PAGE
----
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Rather, Come and See is an artful response to Tarkovsky’s original work and, on a broader level, to Soviet war films in general. His is a story less psychologically nuanced but more jarring than Ivan’s Childhood; it is “less ‘celebratory’ in tone” than its contemporaries yet with greater allowance for hope (Youngblood, “Remembered”). Klimov sought to tell a story old yet new and was able to do so in both subtle and profound ways.

Source: http://www.bu.edu/writingprogram/journal/past-issues/issue-3/brubaker/

Can you please tell me why the passage in bold has this word order? Why is there not "His story is less psychollogically…"?

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    It's a deletion of story for the sake of euphony (His [story] is a story less pyschologically nuanced...") and for the sake of contrast with the contemporaries, since greater weight falls on his, standing alone there at the head of the sentence as it does. – Tᴚoɯɐuo Mar 28 '17 at 19:34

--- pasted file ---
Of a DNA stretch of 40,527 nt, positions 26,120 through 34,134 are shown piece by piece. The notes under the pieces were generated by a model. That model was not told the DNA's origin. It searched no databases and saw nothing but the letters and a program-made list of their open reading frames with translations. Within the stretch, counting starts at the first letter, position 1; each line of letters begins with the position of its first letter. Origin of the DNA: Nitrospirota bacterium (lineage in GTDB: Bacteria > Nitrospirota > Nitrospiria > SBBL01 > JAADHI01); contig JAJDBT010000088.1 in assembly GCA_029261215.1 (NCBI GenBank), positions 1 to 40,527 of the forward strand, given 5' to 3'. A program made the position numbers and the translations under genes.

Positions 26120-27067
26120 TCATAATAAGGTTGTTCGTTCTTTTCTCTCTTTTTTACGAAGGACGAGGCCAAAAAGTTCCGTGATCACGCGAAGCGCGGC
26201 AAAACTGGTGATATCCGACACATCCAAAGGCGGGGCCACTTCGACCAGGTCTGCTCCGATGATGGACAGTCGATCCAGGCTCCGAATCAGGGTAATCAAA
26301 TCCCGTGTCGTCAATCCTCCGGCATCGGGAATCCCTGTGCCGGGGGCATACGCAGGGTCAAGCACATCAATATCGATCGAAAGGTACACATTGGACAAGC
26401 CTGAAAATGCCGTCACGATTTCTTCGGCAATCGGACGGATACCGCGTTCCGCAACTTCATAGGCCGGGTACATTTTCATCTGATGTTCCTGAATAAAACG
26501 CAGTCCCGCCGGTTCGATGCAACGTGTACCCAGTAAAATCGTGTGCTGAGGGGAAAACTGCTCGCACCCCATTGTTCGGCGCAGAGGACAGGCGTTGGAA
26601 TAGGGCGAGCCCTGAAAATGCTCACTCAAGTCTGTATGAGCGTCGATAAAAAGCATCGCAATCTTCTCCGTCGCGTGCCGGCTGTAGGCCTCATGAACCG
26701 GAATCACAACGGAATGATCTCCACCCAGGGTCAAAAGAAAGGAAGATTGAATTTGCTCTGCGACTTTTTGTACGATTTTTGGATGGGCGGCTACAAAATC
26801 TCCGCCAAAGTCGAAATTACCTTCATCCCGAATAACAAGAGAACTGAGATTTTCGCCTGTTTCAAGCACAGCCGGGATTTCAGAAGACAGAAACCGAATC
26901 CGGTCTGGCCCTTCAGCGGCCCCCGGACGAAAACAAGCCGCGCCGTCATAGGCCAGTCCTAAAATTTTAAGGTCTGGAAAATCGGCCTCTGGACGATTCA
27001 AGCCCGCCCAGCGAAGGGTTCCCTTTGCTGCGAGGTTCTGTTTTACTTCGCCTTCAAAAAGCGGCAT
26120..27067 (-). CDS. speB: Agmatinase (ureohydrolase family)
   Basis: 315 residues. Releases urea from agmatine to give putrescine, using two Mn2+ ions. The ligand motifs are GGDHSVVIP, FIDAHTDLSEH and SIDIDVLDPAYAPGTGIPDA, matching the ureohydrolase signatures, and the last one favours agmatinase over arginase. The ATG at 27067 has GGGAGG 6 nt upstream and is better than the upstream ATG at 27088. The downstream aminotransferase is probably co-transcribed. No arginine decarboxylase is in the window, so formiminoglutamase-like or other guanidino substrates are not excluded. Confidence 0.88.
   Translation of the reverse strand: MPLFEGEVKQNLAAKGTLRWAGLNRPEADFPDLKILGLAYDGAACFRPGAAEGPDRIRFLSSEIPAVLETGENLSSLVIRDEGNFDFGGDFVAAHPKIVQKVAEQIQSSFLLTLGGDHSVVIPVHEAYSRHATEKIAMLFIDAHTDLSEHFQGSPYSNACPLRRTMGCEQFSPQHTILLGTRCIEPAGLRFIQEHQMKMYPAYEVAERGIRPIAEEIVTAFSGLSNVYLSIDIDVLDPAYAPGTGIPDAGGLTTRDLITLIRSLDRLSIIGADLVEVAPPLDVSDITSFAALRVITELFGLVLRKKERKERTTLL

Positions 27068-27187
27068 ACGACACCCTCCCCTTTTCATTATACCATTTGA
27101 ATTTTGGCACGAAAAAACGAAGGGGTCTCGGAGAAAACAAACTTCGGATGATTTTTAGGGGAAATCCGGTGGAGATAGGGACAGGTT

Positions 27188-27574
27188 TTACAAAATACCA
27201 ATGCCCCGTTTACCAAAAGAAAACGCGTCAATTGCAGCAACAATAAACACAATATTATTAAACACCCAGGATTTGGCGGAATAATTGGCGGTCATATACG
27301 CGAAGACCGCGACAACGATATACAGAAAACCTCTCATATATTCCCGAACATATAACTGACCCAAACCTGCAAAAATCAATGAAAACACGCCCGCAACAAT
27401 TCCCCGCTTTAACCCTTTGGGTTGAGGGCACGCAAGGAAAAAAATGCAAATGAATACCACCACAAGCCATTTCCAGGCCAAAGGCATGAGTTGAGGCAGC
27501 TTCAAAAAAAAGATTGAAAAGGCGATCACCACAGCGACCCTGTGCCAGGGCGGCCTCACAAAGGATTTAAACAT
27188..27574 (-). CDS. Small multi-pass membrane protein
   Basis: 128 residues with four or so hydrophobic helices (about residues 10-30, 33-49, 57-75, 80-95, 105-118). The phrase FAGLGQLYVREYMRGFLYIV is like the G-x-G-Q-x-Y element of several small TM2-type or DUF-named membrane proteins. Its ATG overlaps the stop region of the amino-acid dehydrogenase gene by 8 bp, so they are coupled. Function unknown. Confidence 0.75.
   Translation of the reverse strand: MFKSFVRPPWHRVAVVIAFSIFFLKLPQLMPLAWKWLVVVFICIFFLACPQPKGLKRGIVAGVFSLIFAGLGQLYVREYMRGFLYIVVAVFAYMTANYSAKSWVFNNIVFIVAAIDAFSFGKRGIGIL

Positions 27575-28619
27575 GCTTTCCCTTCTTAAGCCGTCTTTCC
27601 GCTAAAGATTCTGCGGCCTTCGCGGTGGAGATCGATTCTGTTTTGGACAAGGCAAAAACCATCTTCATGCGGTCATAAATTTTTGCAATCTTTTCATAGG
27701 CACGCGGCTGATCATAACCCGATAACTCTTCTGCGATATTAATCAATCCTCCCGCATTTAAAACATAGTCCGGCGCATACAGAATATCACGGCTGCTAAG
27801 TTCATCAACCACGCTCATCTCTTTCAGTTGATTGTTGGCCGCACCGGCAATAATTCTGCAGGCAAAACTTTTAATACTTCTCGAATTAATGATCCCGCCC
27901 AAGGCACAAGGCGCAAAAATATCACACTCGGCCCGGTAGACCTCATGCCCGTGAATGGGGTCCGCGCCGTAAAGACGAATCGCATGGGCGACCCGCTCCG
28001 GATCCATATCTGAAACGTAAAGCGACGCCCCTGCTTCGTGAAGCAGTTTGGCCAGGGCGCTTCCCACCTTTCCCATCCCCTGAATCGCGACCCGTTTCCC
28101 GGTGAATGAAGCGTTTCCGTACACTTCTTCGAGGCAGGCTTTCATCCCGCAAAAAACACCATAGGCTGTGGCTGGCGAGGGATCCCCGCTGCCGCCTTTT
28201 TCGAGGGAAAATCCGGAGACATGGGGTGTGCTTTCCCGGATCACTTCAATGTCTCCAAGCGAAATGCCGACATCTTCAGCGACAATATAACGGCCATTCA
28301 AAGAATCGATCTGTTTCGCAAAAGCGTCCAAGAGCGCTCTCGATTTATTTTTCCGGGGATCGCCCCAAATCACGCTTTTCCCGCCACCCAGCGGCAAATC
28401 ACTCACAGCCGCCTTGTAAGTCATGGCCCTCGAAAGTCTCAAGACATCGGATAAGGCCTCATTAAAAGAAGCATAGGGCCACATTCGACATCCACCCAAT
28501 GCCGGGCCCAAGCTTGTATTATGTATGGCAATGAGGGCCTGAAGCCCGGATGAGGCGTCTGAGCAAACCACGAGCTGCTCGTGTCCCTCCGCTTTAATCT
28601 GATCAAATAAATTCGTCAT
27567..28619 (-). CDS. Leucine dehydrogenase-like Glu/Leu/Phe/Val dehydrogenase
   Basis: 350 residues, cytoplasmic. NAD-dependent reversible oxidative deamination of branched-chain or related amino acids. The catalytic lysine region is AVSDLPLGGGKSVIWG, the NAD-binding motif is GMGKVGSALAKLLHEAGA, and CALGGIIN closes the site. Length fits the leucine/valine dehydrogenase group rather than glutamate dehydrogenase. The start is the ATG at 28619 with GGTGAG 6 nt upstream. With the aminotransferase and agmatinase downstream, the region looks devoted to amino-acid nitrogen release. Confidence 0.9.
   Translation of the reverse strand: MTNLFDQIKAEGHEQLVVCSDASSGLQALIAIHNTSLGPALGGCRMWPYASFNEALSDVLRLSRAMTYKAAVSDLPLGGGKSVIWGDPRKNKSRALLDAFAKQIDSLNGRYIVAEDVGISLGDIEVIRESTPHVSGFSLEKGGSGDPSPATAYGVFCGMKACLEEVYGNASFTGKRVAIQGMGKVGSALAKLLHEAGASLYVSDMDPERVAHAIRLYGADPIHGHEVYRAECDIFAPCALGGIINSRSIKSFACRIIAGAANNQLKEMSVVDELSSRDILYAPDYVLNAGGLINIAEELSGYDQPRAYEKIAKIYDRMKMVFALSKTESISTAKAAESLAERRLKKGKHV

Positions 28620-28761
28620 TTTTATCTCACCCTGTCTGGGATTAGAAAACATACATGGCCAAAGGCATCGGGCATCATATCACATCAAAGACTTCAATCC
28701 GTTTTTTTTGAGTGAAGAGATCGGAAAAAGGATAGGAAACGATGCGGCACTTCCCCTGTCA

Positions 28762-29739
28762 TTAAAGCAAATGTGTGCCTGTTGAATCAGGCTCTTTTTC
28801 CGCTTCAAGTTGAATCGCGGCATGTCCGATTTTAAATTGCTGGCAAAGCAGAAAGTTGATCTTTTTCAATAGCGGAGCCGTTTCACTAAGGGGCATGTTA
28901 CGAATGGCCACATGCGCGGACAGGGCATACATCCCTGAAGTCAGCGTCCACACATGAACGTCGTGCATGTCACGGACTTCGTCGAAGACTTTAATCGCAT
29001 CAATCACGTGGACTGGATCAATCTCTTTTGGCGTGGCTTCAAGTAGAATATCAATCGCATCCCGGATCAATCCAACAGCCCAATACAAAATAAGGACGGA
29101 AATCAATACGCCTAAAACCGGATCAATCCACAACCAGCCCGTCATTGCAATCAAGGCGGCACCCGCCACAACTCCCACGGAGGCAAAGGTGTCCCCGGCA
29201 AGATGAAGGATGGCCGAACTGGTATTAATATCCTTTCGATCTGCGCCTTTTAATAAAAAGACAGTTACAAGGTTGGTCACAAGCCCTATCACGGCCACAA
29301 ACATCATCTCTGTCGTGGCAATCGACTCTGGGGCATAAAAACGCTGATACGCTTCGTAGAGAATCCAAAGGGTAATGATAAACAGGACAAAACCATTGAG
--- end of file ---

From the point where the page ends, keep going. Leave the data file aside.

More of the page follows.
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You are correct and it would be more "standard" to have phrased the sentence as:

His story is less psychologically nuanced but more jarring than "Ivan's Childhood".

This writer has chosen a more artful and dramatic phrasing that emphasizes the possessive pronoun "his". Everything after the direct object ("story") is an adjective phrase modifying the noun.

Some other examples:

Theirs was a home full of light and laughter.

Hers is a tale of depravity and despair, but ultimately of redemption.

Ours is a country like no other, at the same time the object of veneration and ridicule.

The second idiomatic expression in your example is "less X and more Y", but it sounds like your understand this part.

Note as TRomano mentions in his comment, these phrases often omit words that are implied in other areas of the sentence.

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